“Notes of a Pilgrim” New York City, March 31, 1971, written to family members. Words in italics were written later.
After ten beautiful days in South India, I proceeded north to West Bengal, where I would stay for a week at Belur Math, the headquarters of the Ramakrishna Order, near Calcutta. Calcutta was tense at that time. Swami Vandanananda had warned me that getting from the airport to Belur Math was like crossing a battlefield. Maoists, called Naxalites, were destroying statues of famous men and occasionally committing murder. At the college run by the Order right next to Belur Math, a professor had recently been killed by the Naxalites. Flying from Madras to Calcutta, I was sitting next to a Bengali engineer. Since I had been warned about going from the airport to Belur Math, I asked whether he thought it would be better for me to go first to the Ramakrishna Mission Institute of Culture in Calcutta city, stay overnight, then go to Belur Math the next day. He thought that was a good idea. I knew Swami Nityaswarupananda, Founder and Head of the Institute. He had had an extended tour in the U.S. in the early 60s as a guest of the U.S. State Department. I was very happy to see him again, and I was accommodated at the Institute’s International Guest House.
When I arrived at Belur Math the next day, I found the campus swarming with policemen. For a pilgrim this was disheartening. One goes hoping for a serene, peaceful atmosphere conducive to meditation on the holiness of the place. Still, I had many fine experiences in Calcutta and vicinity, visiting places associated with the lives of Ramakrishna and his disciples. And I was well taken care of by the swamis at the Math.
Visiting the Kali temple at Dakshineswar (near Calcutta) where Ramakrishna lived most of his adult life, where he did spiritual practices, realized God in all His various aspects, personal and Impersonal, trained his disciples, and gave inspiration to thousands of men and women who came to him, was one of the most deeply moving experiences of my pilgrimage….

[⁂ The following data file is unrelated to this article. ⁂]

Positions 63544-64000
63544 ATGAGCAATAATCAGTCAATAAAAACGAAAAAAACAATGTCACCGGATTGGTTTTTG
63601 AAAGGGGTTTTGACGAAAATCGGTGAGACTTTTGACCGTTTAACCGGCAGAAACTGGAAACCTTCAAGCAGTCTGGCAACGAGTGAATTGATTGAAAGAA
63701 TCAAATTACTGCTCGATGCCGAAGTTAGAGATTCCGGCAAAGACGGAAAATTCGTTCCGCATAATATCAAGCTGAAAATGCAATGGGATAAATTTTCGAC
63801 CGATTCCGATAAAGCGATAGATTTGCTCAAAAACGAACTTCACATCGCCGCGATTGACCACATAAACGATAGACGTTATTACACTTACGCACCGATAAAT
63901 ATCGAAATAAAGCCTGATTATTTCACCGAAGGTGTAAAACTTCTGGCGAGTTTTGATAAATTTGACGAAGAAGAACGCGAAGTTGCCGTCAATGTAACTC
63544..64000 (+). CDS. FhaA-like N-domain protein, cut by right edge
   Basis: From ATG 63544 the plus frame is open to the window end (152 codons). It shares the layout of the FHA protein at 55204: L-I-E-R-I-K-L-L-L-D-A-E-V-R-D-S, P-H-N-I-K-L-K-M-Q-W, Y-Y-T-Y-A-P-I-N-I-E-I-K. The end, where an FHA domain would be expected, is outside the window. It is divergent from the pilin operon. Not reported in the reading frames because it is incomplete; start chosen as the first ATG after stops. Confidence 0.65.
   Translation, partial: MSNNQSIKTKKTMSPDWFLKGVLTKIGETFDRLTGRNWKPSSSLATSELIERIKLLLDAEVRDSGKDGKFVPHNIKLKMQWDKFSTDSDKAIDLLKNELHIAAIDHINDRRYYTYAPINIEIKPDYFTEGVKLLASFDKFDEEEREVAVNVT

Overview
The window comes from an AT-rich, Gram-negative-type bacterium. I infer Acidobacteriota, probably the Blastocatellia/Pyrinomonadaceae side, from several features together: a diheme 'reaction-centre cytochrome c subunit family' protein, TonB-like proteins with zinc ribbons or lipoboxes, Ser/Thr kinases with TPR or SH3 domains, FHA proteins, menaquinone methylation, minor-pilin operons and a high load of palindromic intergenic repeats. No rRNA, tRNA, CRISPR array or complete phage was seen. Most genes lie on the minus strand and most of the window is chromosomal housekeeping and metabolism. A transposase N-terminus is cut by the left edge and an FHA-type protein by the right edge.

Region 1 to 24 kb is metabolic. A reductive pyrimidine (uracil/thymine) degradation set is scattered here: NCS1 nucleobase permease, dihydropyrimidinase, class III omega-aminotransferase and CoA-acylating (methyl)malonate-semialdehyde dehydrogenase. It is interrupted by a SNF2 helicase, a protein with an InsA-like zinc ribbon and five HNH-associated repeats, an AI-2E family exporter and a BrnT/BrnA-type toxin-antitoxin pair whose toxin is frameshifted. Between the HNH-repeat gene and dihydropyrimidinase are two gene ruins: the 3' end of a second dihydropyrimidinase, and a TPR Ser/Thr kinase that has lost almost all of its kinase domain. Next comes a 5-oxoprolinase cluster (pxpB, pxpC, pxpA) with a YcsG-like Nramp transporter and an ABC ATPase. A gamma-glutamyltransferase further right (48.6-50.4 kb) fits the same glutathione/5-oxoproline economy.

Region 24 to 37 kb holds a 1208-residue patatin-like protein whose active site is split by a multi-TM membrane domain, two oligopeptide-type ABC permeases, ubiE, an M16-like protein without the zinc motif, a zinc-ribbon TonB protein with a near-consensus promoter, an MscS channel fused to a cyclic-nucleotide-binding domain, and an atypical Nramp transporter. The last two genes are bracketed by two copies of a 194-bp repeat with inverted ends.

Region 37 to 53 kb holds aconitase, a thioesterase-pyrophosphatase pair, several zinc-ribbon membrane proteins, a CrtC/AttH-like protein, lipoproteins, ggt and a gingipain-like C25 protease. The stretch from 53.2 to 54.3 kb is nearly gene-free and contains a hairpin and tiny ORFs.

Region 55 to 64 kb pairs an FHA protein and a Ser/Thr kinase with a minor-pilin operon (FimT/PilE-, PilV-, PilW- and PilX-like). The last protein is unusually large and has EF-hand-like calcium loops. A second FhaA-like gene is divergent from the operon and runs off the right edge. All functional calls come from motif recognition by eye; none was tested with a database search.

Also, visiting Kamarpukur, the birthplace of Ramakrishna, and Jayrambati, a neighboring village, which is the birthplace of the Holy Mother, was a very fine experience.
A fellow American, who had just become a swami of the order—Swami Yogeshananda—went with me by taxi from Calcutta (it is about 60 miles from there). We stayed overnight. The next morning I went on foot the three miles from one village to the other. That was my choice; I wanted to have that experience. We met the great-great nephew of Ramakrishna, who showed us around Kamarpukur and then went with us by car to some neighboring villages associated with Ramakrishna and Holy Mother. I tape-recorded his voice and his son’s voice, Much to the delight of friends here in N. Y. my companion knew some Bengali, so could translate. Even without a common language, one felt a warmth and affection….
Who could have imagined that one day I would live at the Center near Atlanta that this American swami would later build up?
The state of Orissa, of which Bhubaneshwar is the capital, is full of historical interest, with many fine old temples. Near Bhubaneshwar there are interesting caves carved out of the rock face where communities of Jain monks lived 2,000 years ago. It occurred to me that they were just contemporaneous with the Essenes of Palestine.